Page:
Almost a year ago, I discussed a few brief tips on traveling with children during a Noggin Notes podcast episode. Since then, my oldest child has aged (he’s now four) and the youngest is now toddling on his own far too much for my liking, so I figured an update was due.
About a month ago, my family and I journeyed to South Dakota where my wife’s parents live, and we went through Omaha, where her brother’s family lives. The drive from Omaha to Aberdeen is a comfortable six hours via Toyota Sienna, and the reason we do that is because flying from Reno into any nearby airport other than Omaha (e.g., Sioux Falls, Minneapolis-St. Paul, or Aberdeen itself) ranges anywhere from 60 to 300 percent more. So we drive. Plus we get to visit family along the way and the kids all get to spend time with one another in the minivan.
If you are new to traveling with small children, two big planning concerns are a) how much time will be spent in the aircraft, and b) how much time you have between connecting flights. Nobody wants a mile-high blowout – and sometimes they simply cannot be avoided – but we want to make all available attempts at avoidance. Multiple shorter flights and longer layovers may be a business traveler’s bane, but for parents they are a necessity.
Being cramped into a narrow (and sometimes family-separated) seating arrangement begs for relief upon arrival at the next airport. The last thing you want is a 20-minute window to change diapers, shovel food into the stomach, burn off energy, and still make the family boarding call for the connecting flight. While it may result in some spousal eye rolling at the day-long travel commitment by adding in a couple hours’ worth of layover, it will be worth it.
The next pro tip comes from the angle of dad-as-a-therapist and it pertains to emotional management.
Because my wife will likely read this and because I want to be as authentic as possible: yes, I also lose control of my own emotions. That is because I am #human.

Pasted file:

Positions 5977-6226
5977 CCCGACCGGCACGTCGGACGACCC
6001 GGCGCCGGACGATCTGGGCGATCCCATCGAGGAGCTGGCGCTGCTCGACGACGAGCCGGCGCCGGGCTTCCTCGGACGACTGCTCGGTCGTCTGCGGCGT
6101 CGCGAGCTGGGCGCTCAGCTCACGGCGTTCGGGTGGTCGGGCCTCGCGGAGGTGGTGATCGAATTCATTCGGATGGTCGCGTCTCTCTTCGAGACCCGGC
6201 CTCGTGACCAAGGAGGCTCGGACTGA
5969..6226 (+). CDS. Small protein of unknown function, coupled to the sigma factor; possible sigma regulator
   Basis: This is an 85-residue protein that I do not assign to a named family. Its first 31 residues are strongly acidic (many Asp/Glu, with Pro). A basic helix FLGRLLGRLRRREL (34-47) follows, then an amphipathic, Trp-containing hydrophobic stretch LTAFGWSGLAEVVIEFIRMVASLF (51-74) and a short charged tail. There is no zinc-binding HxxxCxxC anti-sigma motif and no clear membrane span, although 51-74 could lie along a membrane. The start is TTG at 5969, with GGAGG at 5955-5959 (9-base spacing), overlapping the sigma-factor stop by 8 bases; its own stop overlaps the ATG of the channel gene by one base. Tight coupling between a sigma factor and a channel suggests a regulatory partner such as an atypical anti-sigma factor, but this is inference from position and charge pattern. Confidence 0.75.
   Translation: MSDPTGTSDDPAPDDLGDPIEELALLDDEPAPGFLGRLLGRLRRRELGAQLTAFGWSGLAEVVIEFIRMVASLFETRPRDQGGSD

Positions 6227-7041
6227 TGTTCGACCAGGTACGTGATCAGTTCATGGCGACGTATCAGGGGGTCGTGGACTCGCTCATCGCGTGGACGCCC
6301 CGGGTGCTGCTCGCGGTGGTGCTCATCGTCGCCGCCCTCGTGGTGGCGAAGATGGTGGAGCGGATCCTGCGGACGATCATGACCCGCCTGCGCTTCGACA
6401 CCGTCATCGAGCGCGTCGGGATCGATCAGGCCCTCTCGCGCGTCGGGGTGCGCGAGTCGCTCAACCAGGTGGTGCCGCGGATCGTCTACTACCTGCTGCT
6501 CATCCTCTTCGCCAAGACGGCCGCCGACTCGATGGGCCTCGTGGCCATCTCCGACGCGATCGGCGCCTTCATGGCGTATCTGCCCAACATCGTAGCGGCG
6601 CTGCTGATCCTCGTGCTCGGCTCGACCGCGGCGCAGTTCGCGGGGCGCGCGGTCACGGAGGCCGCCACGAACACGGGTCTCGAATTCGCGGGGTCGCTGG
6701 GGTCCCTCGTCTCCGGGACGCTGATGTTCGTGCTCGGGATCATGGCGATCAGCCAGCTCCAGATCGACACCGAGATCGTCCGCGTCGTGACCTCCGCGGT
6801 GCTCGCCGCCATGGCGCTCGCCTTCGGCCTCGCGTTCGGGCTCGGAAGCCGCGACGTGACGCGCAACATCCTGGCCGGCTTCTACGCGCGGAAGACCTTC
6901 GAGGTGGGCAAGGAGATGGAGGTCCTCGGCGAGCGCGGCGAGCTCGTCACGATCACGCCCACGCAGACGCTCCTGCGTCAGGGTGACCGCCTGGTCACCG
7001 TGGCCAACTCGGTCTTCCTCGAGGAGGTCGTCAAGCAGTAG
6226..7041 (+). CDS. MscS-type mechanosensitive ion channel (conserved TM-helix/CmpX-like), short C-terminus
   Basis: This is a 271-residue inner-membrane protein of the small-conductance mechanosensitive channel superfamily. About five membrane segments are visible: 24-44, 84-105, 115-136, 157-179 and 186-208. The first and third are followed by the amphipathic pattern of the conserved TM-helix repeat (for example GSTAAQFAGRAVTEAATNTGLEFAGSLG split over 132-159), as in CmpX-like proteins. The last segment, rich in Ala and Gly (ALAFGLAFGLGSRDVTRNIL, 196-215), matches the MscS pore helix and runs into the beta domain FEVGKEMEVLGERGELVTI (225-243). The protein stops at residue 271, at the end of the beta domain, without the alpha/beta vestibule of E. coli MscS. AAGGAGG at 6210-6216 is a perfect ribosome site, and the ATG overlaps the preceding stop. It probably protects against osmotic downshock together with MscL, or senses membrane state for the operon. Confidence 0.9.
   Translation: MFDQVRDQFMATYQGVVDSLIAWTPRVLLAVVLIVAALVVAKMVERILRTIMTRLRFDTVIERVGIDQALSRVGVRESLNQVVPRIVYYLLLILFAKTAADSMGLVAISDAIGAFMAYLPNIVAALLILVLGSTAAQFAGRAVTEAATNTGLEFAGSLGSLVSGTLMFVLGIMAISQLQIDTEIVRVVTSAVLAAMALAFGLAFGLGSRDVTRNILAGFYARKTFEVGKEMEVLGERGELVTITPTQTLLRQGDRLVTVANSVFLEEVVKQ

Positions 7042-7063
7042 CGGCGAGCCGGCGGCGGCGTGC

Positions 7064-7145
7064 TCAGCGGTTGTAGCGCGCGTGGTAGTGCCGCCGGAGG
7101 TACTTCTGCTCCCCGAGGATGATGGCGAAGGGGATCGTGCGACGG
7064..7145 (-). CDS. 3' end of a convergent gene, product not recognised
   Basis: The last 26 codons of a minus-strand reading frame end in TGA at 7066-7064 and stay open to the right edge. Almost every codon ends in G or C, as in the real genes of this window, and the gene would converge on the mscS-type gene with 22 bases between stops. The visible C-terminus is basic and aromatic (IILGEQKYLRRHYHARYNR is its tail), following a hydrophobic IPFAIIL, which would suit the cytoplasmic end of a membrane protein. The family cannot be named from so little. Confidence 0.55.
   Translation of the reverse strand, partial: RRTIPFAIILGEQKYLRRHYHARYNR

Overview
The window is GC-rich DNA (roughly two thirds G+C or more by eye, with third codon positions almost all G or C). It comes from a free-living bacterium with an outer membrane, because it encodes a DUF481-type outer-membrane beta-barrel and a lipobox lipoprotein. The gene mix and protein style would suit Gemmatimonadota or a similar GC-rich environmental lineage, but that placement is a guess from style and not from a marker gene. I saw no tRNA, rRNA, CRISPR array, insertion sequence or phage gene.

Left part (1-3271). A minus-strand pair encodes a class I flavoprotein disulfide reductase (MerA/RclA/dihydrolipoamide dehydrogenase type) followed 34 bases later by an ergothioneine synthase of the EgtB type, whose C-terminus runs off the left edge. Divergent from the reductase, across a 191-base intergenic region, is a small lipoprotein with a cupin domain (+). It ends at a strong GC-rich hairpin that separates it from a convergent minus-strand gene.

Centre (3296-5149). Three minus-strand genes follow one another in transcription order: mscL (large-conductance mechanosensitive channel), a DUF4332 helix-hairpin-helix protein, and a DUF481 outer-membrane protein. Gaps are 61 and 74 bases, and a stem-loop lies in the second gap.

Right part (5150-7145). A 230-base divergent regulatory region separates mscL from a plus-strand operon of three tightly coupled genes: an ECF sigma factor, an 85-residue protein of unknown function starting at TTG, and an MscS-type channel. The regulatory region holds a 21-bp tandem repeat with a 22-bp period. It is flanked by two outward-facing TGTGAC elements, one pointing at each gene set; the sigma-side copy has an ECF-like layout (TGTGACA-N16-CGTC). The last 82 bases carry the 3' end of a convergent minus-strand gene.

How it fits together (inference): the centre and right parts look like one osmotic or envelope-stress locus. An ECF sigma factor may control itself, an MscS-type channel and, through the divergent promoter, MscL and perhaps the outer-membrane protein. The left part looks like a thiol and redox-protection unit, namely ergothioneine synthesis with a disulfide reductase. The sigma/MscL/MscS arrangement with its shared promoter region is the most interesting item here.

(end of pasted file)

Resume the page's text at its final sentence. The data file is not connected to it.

That being said, however, parents need to understand their own emotional functioning if they want to moderate that of their children. Put another way (and because I am a fan of metaphors), you have to know how you tick if you’re going to fix someone else’s clock.
Validating a child’s emotional state is critically important to managing the stress that
they you will experience during travel. To learn more about validation, you can read an earlier post in a series on distress tolerance. For now, suffice to say that simply being present for your child while he or she is struggling will usually calm them down. Don’t try to pull them out of it – I repeat: don’t try to pull them out of it – instead just acknowledge what’s going on and say things like, “I get that you’re upset. It’s okay, I’m here and I’m not going away.”
Key, of course, is to believe your own words, so don’t roll your eyes when you say it.
Spend Extra Time
Finally, if you plan to travel with children, align your expectations with reality. Allow more time than you think is necessary for food stops, pee breaks, and just extra sightseeing of things you may not think are interesting. I find fish fascinating, but if we go to the Omaha zoo, my kids would rather stare at giraffes all day. I have to build that kind of thing into my schedule because children don’t know what they like until they see it and we have to remember that they’re walking the earth for the first time. So give ’em a break and make the trip about them, not you.
All in all, a relaxed attitude and adhering less rigidly to the itinerary will beget a more enjoyable experience, whether you’re traveling for pleasure or for necessity.